Tag Archives: face

Julie Cockburn

Julie Cockburn

I learned of this artist through a fellow student  on Facebook.  Cockburn appears to specialize in ‘found photographs’ that she embellishes with embroidery, etc. often to disguise or obliterate the face / identity of the person in the picture.  She has exhibited and sells her picture for large sums http://thephotographersgallery.org.uk/juliecockburn.  Like the lady in the picture, I can say no more about this artist.

As artist we are a funny breed! I was recently told by an artist that most artists are Socialists and I often hear them talk about the evils of Capitalism and then I go and find that artist will find someone else’s old photos and scribble, scratch, embroider or simply add a title to alter their meaning and put them up for sale for large sums of money.  Seems to me without the evil Capitalist world we would be starving or more likely simply not doing art!

Salvador Dali was kicked out of the Surrealist movement for supporting Franco, perhaps his real crime was that he just couldn’t be hypercritical enough for his fellow contemporaries.

 

Working log-2 for Assignment Three – Sarah’s Character Assessment

Planning for my next assessment was for my wife’s character assessment of me.

Sarahs Character Statement

Taking extracts from her assessment I began to plan

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Sketching ideas I then tried putting them in to practice with a camera.  All but my last idea worked and talking it through with Sarah we came up with the idea of my hand locking a door to suggest the want for privacy.  I thought that by adding Sarah’s hand on top suggests both privacy and intimacy as well as keeping a consistency to my images by including her in the shot.

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D800e, 105mm f/2.8, 1/250, f/8, ISO-125, Tripod, Timer, WB-Auto, Remote flash, -3.0 EVA, 24mm zoom, I-TTL.

This next image was inspired by a lovely photo by Nan Goldin that she called ‘The Hug’, New York City 1980.  I first saw this on the front cover of a book, Singular Images, Essays on Remarkable Photographs, edited by Sophie Howarth, that I recently purchased second hand.  (This book is currently out of print.)

_DSC0792-Edit-resized  Singular Images

D800e, 24-120mm f/4, @86mm, 1/250, f/13, ISO-125, Tripod,Timer, WB-Auto, Remote flash, -3.0 EVA, 24mm zoom, I-TTL.

This last image is my hand wiping a tear from Sarah’s face.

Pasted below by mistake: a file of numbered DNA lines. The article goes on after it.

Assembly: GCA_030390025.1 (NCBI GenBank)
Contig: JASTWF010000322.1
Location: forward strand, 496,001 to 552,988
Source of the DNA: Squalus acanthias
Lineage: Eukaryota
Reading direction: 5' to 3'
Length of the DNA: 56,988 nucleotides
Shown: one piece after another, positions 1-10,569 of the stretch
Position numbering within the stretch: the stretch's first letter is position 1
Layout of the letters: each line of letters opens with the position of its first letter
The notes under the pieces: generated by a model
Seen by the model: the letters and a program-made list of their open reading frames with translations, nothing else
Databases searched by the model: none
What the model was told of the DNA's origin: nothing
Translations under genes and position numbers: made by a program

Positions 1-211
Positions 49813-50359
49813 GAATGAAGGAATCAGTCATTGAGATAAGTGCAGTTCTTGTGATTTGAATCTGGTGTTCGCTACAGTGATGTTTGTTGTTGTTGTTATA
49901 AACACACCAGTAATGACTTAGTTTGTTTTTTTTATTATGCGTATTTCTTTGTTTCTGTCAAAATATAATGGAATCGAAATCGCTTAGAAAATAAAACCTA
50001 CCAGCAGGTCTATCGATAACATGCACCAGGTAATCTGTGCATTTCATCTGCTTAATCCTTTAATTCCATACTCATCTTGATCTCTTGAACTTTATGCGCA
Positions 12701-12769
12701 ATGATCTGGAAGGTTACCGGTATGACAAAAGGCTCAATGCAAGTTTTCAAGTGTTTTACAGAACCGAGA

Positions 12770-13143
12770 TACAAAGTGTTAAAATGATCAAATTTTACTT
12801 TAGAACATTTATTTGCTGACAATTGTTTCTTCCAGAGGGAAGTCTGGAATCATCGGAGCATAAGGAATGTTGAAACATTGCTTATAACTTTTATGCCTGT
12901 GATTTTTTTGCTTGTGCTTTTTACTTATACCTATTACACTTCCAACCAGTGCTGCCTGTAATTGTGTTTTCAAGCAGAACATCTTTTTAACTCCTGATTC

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D800e, 55-300mm f/4.5-f/5.6 DX, @330mm (FX) 1/2o0, f/6.3, ISO-125, Tripod, Timer, WB-Auto, Remote flash -3.0 EVA, 24mm zoom, I-TTL.

I kept this image simple; so planning was not needed.

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D800e, 24-120mm f/4 @52mm, 1/320, f/5.6, ISO-320.

I the final presentation I only used.

 

 

 

Elina Brotherus


Photo by Elina Brotherus. This linked image is available to view on line at: http://www.paris-art.com

Elina Brotherus has used self-portraiture in some interesting and creative ways, I like this image of her reflection in the mirror held in front of the face of the model.  Brotherus has a good website illustrating a lot of her work.  Brotherus has also studied ideas of self-portraiture in connection with landscape and her environment and how they relate.

On Photography, Susan Sontag

On_Photography

Susan Sontag, On Photography, (1979) London, Penguin, ISBN: 978-0-14-005397-5.

This book by Susan Sontag is a collection of essays discussing how photography has influenced the world since its invention and how it has played a part in the surrealist art movement in the 20th Century.

The book was first published in 1977 and although photography has moved on she spends a lot of time discussing how photography was first introduced accepted or not and how it came to be the most enduring and influential part of the surrealist movement.  She also looks at how photographs are used and how they can be re-used.

Topics and points to note:

  • In teaching us a new visual code, photographs alter and enlarge out notion of what is worth looking at and what we have a right to observe.
  • Photos are a grammar and even more importantly, an ethics of seeing.
  • Photos give us the sense that we can hold the world in our hands.
  • In photographs the image is also an object.
  • As object they can be collected, bought & sold, cherished, thrown away, lost & found, etc, etc.
  • Photographs furnish evidence, they appear to provide proof when something is in doubt.
  • A photograph justifies, for example through use of surveillance and is a presumption of proof that something exists.
  • Photography has become almost as widely practiced an amusement as sex and dancing – which means that like all mass art form, photography is not practiced by people as an art.  It is mainly a social rite, a defence against anxiety and a tool of power.
  • Photographs can abet desire and emotions of morality.
  • The industrialisation of photography permitted its rapid absorption into bureaucratic ways of running society…photographs became part of the general furniture of the environment – touchstones and confirmations of that reductive approach to reality which is considered realistic.  Photographs were enrolled in the service of important institutions of control, notably the family and the police, as symbolic object and as pieces of information….many important documents are not valid unless they have affixed to them, a photographic-token of the citizen’s face.